Autism spectrum disorders (ASDs) are lifelong developmental disabilities characterised by marked difficulties in social interaction, impaired communication, restricted interests and sensory sensitivities.
The causes of autism are not entirely understood although a genetic component is often a factor.
Research shows that about 1 in 100 children, almost 230 000 Australians, have an ASD and that it is more prevalent in boys than girls.
Autism is often seen in conjunction with other disabilities such as intellectual difficulties, speech and language problems and ADHD. Family histories, school observations and medical evaluations are usually considered by paediatricians in assessing autism.
The range and severity of the difficulties people with an ASD experience can vary widely. ASDs include autistic disorder, Asperger’s disorder and pervasive developmental disorder – not otherwise specified, which is also known as atypical autism. Sometimes the word “autism” is used to refer to all ASDs.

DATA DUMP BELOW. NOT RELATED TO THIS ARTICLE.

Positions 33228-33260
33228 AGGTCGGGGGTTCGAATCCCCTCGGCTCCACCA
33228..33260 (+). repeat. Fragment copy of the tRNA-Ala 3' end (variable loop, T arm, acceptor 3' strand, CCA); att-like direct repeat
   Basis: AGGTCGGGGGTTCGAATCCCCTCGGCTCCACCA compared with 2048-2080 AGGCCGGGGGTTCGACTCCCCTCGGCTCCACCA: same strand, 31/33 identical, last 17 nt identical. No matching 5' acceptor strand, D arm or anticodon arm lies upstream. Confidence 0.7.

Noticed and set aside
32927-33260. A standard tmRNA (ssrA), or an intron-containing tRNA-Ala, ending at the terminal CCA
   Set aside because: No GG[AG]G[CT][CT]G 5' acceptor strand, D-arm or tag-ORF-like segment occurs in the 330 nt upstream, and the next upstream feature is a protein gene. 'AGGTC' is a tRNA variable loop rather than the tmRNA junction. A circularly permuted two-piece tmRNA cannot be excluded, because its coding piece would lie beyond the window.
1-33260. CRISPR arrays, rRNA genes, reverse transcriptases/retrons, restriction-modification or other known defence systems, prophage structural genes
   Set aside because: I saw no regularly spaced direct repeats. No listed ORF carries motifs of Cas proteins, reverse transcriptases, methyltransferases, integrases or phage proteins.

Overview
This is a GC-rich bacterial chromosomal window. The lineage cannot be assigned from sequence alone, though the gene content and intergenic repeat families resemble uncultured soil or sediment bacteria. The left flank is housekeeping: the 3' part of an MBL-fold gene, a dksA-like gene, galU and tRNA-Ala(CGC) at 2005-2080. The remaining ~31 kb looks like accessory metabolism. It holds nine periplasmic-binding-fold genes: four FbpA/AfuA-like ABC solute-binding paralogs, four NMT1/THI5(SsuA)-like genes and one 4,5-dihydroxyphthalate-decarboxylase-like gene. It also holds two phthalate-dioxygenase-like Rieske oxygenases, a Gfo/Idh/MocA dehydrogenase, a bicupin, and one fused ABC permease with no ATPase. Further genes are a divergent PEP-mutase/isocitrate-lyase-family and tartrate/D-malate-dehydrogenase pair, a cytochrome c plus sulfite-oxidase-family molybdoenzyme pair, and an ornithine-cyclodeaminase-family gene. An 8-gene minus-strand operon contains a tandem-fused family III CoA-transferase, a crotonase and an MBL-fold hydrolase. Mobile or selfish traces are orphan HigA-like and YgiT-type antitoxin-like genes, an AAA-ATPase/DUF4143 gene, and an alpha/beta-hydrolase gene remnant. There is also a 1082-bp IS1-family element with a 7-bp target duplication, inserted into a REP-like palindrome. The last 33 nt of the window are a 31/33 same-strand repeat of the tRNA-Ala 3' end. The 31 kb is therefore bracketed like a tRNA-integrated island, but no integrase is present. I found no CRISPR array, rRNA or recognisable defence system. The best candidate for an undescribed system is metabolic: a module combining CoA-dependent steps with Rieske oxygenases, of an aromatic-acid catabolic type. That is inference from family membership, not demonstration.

The three main areas of difficulty are:
Impairment in social interaction
Impairment in communication
Restricted and repetitive interests, activities and behaviours
The effects of an ASD can often be minimised by early diagnosis and with the right interventions.
Incorporated visuals, graphics and illustrations in written work?
Provided simple and explicit instructions?
Discussed successful strategies with the Learning Support Team?
Provided assistive technologies?
Developed a behaviour plan in consultation with the Learning Support Team?